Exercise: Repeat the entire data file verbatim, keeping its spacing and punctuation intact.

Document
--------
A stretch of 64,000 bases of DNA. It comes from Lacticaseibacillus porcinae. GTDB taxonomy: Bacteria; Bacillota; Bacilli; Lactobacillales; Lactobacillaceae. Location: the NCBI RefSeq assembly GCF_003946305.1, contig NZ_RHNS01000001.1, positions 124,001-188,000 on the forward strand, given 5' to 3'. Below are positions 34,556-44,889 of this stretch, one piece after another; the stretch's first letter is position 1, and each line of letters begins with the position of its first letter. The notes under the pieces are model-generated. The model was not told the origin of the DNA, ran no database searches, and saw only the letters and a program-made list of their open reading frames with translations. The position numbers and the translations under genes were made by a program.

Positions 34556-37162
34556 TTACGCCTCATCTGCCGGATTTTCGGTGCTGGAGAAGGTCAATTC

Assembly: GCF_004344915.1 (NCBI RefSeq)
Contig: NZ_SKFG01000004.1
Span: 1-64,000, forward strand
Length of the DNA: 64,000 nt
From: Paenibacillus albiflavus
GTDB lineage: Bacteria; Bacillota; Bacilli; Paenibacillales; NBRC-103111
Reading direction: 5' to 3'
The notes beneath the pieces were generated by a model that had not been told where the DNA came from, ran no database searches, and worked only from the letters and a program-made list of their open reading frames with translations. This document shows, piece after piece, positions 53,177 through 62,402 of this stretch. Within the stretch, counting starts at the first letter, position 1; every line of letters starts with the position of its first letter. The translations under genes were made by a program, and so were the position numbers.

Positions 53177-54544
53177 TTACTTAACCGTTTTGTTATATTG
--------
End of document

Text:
A stretch of 64,000 bases of DNA. It comes from Lacticaseibacillus porcinae. GTDB taxonomy: Bacteria; Bacillota; Bacilli; Lactobacillales; Lactobacillaceae. Location: the NCBI RefSeq assembly GCF_003946305.1, contig NZ_RHNS01000001.1, positions 124,001-188,000 on the forward strand, given 5' to 3'. Below are positions 34,556-44,889 of this stretch, one piece after another; the stretch's first letter is position 1, and each line of letters begins with the position of its first letter. The notes under the pieces are model-generated. The model was not told the origin of the DNA, ran no database searches, and saw only the letters and a program-made list of their open reading frames with translations. The position numbers and the translations under genes were made by a program.

Positions 34556-37162
34556 TTACGCCTCATCTGCCGGATTTTCGGTGCTGGAGAAGGTCAATTC

Assembly: GCF_004344915.1 (NCBI RefSeq)
Contig: NZ_SKFG01000004.1
Span: 1-64,000, forward strand
Length of the DNA: 64,000 nt
From: Paenibacillus albiflavus
GTDB lineage: Bacteria; Bacillota; Bacilli; Paenibacillales; NBRC-103111
Reading direction: 5' to 3'
The notes beneath the pieces were generated by a model that had not been told where the DNA came from, ran no database searches, and worked only from the letters and a program-made list of their open reading frames with translations. This document shows, piece after piece, positions 53,177 through 62,402 of this stretch. Within the stretch, counting starts at the first letter, position 1; every line of letters starts with the position of its first letter. The translations under genes were made by a program, and so were the position numbers.

Positions 53177-54544
53177 TTACTTAACCGTTTTGTTATATTG